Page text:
It is unknown whether McHenry, Lewis and several other figures themselves paid to improve their Twitter popularity or if someone else purchased the following for them. Either way, their followings have been enhanced by a shadowy company in Devumi, which creates fake accounts that give the appearance that a person’s following is grander than it seems. Having many Twitter followers can lend credibility and marketability to a person, especially those in media who want to show employers that a significant audience will follow them. McHenry worked for ESPN until being a victim of April’s layoffs, for which she attributed to herself being a conservative. Lewis is currently a Fox Sports analyst.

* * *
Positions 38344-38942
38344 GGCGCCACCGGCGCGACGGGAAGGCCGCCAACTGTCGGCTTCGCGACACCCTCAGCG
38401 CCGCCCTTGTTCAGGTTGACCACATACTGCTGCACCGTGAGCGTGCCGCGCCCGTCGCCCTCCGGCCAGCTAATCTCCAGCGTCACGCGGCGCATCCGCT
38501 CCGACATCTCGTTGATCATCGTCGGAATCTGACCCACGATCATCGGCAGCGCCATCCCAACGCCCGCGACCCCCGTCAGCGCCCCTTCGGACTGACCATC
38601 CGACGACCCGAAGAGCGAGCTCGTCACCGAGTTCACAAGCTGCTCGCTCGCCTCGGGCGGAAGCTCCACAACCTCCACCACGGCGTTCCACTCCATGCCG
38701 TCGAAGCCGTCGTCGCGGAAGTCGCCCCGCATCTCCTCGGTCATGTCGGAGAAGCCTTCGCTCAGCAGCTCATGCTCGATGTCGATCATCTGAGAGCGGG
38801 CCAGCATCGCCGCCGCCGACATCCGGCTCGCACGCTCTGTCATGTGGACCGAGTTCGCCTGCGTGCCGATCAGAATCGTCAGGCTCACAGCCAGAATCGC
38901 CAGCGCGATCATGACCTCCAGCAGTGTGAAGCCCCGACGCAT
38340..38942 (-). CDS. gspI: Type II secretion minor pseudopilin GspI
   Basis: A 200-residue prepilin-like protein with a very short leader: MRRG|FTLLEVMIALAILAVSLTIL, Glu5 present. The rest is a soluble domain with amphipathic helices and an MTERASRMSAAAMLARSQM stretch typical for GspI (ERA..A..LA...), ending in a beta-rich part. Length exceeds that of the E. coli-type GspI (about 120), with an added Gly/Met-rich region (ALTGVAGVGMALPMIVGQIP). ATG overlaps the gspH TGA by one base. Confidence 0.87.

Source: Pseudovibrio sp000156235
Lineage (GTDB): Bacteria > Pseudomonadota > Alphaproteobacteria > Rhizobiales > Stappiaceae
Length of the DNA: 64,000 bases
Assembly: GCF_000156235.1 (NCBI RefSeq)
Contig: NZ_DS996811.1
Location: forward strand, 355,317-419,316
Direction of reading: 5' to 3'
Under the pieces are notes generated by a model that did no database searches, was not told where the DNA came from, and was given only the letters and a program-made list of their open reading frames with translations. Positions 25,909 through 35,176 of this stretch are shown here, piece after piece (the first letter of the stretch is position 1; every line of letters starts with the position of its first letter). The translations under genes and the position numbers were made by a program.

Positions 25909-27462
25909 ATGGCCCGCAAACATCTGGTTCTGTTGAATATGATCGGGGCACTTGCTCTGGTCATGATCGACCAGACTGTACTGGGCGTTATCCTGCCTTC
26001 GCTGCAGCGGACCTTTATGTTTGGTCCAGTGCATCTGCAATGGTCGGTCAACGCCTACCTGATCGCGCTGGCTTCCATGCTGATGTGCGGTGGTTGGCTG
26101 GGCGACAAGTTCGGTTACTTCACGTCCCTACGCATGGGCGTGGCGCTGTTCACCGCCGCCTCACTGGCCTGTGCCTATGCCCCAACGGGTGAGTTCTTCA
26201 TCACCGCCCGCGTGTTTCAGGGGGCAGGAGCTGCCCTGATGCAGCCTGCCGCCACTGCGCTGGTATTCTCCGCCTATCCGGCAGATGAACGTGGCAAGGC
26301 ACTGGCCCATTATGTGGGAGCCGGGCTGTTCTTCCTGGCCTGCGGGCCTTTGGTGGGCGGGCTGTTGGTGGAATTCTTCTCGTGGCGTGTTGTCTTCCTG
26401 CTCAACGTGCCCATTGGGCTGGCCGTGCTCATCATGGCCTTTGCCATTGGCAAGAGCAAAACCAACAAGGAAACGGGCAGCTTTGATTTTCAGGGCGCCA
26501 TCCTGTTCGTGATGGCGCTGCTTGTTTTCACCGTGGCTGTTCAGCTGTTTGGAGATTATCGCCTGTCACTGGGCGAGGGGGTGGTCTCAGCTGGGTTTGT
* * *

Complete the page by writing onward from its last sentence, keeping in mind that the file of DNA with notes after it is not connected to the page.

Also named in the sham buys were former Cowboys wide receiver and current ESPN analyst Joey Galloway, Olympic swimmer Adam Peaty, MLB free agent Brandon Phillips, Ohio State quarterback Tate Martell, Colorado Avalanche defenseman Erik Johnson and former rowing champion James Cracknell.
How many followers were purchased, and at what cost, are unknown. The site advertises that “5,000-plus” fake accounts can be had for $49.
Here's Ray Lewis during his playing days:
You can decide for yourself whether or not he was on the juice. This past May I made the case that breaststroker Adam Peaty --
It's hard not to wonder if there's a correlation here. You'd think that the kind of person willing to buy fake Twitter followers in order to look better would also be the type willing to pretend that his store-bought muscles were merely the result of hard training.
Well, maybe I shouldn't feel that bad that this blog averages only around a thousand readers per day.
Or that my muscles are so puny.